Elizabeth Bishop Collides with Mockingjay

Autumn Trees The Hanging Tree To a Tree

The other night, I took Elizabeth Bishop: The Complete Poems and a glass of red wine upstairs to the bathtub while my kids hung out in the family room with their dad. I call this combo my “mom medicine.”

I started off with some of Bishop’s well-known pieces, like “Filling Station,” “The Armadillo,” and “One Art,” inhaling some of the beautiful, witty lines I hadn’t visited since college. Then I flipped back to a section titled, “Poems Written in Youth ”– poems, according to the volume’s Publisher’s Note, that Bishop “would not have reprinted. . .for she was too severe a critic of her own work.”

Of course, that note made me want to read them all the more.

I began to recite some of the lines Bishop wrote when she was a teenager (still exquisite, of course). Then the marching began.

Two weeks ago, I had taken my middle schooler to see Mockingjay, Part 1. At one point in the movie, Katniss, the main character played by Jennifer Lawrence, sings the haunting “The Hanging Tree.” My daughter sat transfixed. And she wasn’t alone. The song quickly moved up the charts upon the movie’s release.

That night, my daughter taught the song to her younger sister, and now, to my annoyance, the two were singing the dirge-like tune quite aggressively, marching throughout the house. Their pounding feet sent waves through my bathwater.

Are you, are you
Coming to the tree
They strung up a man
They say who murdered three.
Strange things did happen here
No stranger would it be
If we met at midnight
In the hanging tree.

Are you, are you
Coming to the tree
Where the dead man called out
For his love to flee.
Strange things did happen here
No stranger would it be
If we met at midnight
In the hanging tree.

And so forth, for several more stanzas. It is a disturbingly beautiful song, but now I wanted to keep reading the Bishop poem open before me:

To a Tree

Oh, tree outside my window, we are kin,
For you ask nothing of a friend but this:
To lean against the window and peer in
And watch me move about! Sufficient bliss

For me, who stand behind its framework stout,
Full of my tiny tragedies and grotesque grieves,
To lean against the window and peer out,
Admiring infinites’mal leaves.

Of course. I was getting distracted reading a young girl’s poem about a tree because my two young girls were marching and singing about a tree.

But then the connections began to hit me. One scene is haunting and one comforting; however, both capture the intimacy and mystery of our relationships with trees–how the young are drawn to them irresistibly as places to love, grieve, and imagine. As places to find oneself or lose oneself. Trees are our mirror selves of growth, change, and loss, limb by swaying limb.

I won’t get into any mystical theories about how or why these poetic connections happen, but they seem to happen for me all the time. Most people would probably say they are coincidences. Fine. I can accept that. But even with coincidences, why not have a little fun? Pick up a book of poems, and start reading them aloud. Don’t read with a goal to “get” the poems. Enjoy the sounds and images and see how they touch on the events, experiences, and feelings in your own life. Write these connections in the margins. They may change tomorrow or the next day. No matter. See how the poems speak to and reinforce your day now. These connections will make the poems more real. And perhaps your life.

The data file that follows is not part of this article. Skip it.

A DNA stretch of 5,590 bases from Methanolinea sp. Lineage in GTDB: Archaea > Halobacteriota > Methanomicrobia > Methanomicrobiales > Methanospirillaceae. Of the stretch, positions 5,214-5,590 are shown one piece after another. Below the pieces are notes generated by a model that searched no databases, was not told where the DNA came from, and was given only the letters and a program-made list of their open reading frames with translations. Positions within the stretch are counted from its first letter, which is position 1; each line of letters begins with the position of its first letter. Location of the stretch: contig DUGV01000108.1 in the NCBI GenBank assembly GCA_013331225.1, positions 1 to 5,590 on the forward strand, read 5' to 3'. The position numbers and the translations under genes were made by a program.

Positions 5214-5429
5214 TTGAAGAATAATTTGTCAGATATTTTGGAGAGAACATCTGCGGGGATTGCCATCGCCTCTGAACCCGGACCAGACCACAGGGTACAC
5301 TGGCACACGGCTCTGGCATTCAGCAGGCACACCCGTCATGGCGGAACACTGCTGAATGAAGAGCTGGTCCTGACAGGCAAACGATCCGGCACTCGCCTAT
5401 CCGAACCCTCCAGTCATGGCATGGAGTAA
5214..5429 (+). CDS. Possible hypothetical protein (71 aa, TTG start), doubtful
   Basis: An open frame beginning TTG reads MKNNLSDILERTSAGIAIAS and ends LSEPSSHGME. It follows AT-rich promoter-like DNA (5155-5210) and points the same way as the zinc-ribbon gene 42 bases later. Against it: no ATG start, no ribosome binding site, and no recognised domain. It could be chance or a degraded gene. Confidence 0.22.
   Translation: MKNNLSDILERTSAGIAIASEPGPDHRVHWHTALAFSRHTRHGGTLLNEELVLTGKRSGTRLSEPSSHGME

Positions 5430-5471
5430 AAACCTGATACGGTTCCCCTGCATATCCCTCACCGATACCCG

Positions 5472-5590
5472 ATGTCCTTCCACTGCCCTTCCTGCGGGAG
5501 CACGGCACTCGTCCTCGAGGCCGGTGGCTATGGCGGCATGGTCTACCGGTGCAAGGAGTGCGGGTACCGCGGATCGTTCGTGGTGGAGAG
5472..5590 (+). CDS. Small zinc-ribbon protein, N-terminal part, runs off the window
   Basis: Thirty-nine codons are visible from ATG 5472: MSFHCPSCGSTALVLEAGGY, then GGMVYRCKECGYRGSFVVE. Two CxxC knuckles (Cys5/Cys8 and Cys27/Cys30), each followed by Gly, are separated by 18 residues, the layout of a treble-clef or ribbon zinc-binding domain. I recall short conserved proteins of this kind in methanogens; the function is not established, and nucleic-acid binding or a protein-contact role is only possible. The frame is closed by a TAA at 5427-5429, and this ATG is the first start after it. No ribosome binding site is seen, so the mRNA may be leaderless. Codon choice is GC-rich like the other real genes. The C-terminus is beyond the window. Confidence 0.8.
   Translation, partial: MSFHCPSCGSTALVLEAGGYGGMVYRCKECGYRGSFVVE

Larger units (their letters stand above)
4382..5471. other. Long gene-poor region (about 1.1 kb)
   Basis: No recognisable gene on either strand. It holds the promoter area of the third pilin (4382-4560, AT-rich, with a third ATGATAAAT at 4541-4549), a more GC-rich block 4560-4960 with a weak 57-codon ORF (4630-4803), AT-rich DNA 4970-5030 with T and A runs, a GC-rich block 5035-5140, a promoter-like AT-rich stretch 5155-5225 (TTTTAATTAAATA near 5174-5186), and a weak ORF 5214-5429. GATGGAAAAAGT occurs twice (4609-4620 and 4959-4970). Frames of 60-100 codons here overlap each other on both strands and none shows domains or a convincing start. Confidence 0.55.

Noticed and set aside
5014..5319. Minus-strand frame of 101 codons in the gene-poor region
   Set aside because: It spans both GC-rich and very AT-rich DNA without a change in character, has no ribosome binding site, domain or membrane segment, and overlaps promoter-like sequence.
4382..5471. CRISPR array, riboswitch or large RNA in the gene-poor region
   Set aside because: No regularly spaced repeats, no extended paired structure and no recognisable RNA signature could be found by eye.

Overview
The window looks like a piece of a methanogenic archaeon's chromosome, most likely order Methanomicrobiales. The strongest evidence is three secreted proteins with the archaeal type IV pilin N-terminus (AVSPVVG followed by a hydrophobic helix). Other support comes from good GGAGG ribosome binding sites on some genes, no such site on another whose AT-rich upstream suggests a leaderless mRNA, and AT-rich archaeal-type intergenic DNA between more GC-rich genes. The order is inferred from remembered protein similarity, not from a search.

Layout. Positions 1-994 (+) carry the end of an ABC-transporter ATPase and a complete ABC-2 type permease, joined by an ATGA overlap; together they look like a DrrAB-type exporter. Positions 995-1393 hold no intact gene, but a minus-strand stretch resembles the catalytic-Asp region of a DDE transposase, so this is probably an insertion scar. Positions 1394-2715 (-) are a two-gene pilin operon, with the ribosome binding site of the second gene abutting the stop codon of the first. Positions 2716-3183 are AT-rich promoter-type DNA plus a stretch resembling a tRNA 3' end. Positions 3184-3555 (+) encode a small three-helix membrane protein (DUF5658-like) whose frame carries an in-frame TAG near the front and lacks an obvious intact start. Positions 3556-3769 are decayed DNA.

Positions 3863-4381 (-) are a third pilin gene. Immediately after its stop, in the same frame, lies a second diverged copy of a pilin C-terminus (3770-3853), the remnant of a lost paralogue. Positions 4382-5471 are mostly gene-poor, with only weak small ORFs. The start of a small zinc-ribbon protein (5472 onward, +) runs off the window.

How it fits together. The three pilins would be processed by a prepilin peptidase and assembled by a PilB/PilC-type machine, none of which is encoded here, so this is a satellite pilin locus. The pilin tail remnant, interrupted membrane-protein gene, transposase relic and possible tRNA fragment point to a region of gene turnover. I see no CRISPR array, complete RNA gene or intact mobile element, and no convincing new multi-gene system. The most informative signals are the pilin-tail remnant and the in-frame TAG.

Reading poetry. Strange things do happen here. And that is sufficient bliss for me.

Photo by pslee, Creative Commons, via Flickr. Post by Tania Runyan.

5 Great Tips for Reading Poetry Aloud

Yellow Flower How to Read a Poem Aloud

Formal poetry-recitation projects and competitions are important artistic ventures. However, sometimes we just want—or need—to read a poem aloud spontaneously, whether during a class discussion, solo reading time, or Mischief Café.

How can we read a poem aloud in a way that captures its essence?

The following five tips will help you celebrate a poem by reading it aloud with intentionality and confidence. We’ll use Elizabeth Barrett Browning’s “Sonnets from the Portuguese 43,” one of the most-recited poems, as a model.

Sonnets from the Portuguese 43

How do I love thee? Let me count the ways.
I love thee to the depth and breadth and height
My soul can reach, when feeling out of sight
For the ends of being and ideal grace.
I love thee to the level of every day’s
Most quiet need, by sun and candle-light.
I love thee freely, as men strive for right;
I love thee purely, as they turn from praise.
I love thee with the passion put to use
In my old griefs, and with my childhood’s faith.
I love thee with a love I seemed to lose
With my lost saints. I love thee with the breath,
Smiles, tears, of all my life; and, if God choose,
I shall but love thee better after death.

1) Pay Attention to Lines (But Not Too Much)

When reading a poem aloud, remember, you are dealing partly with lines. Poet David Wright, author of The Small Books of Bach, likens a poetic line to a measure of music. Just as measures in a musical piece flow and connect with one another without jarring separations, so poetry lines keep their shapes, their individual counts.

When reading a poem aloud, think of the end of a line as signaling a slight pause, even if the line ends without punctuation. On the other hand, if you linger too long, you end up with a kind of marching song or limerick effect. Remember, lingering isn’t loitering. What is the impact of letting these lines from Browning’s sonnet linger for just a moment (but not too long)?

I love thee to the depth and breadth and height

I love thee with a love I seemed to lose

2) Pay attention to sentences

One of the top complaints poetry readers receive regards their use of Poet Voice. What is the trademark characteristic of Poet Voice? Reading every sentence, including declaratives, like a question? Perhaps that habit removes emotional depth and variety from a poem?

Paying attention to sentences means paying attention to punctuation. Often, beginning readers of poetry gloss over punctuation, not only employing Poet Voice but ignoring the subtle differences between commas, semicolons, colons, exclamation points, and dashes.

Browning’s sonnet employs the question mark at the beginning, of course, and a semicolon near the end. How might this mid-line break influence a reader’s expression? What would a reader lose if he or she were to treat the semicolon like “just another comma?”

Smiles, tears, of all my life; and, if God choose,